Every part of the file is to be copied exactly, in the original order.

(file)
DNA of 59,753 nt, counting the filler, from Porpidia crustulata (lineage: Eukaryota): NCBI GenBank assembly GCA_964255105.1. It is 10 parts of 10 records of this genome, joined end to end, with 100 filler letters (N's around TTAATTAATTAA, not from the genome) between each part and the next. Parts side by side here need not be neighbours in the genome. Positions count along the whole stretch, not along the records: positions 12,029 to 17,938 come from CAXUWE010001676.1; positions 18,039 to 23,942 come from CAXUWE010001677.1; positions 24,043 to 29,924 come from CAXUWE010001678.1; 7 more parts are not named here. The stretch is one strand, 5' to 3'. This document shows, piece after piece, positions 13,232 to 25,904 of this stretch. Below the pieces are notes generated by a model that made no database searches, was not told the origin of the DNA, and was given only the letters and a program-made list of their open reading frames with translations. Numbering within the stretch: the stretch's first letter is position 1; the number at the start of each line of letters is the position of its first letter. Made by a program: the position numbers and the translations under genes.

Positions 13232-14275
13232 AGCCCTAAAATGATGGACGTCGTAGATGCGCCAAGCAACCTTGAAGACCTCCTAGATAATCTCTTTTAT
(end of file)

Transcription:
DNA of 59,753 nt, counting the filler, from Porpidia crustulata (lineage: Eukaryota): NCBI GenBank assembly GCA_964255105.1. It is 10 parts of 10 records of this genome, joined end to end, with 100 filler letters (N's around TTAATTAATTAA, not from the genome) between each part and the next. Parts side by side here need not be neighbours in the genome. Positions count along the whole stretch, not along the records: positions 12,029 to 17,938 come from CAXUWE010001676.1; positions 18,039 to 23,942 come from CAXUWE010001677.1; positions 24,043 to 29,924 come from CAXUWE010001678.1; 7 more parts are not named here. The stretch is one strand, 5' to 3'. This document shows, piece after piece, positions 13,232 to 25,904 of this stretch. Below the pieces are notes generated by a model that made no database searches, was not told the origin of the DNA, and was given only the letters and a program-made list of their open reading frames with translations. Numbering within the stretch: the stretch's first letter is position 1; the number at the start of each line of letters is the position of its first letter. Made by a program: the position numbers and the translations under genes.

Positions 13232-14275
13232 AGCCCTAAAATGATGGACGTCGTAGATGCGCCAAGCAACCTTGAAGACCTCCTAGATAATCTCTTTTAT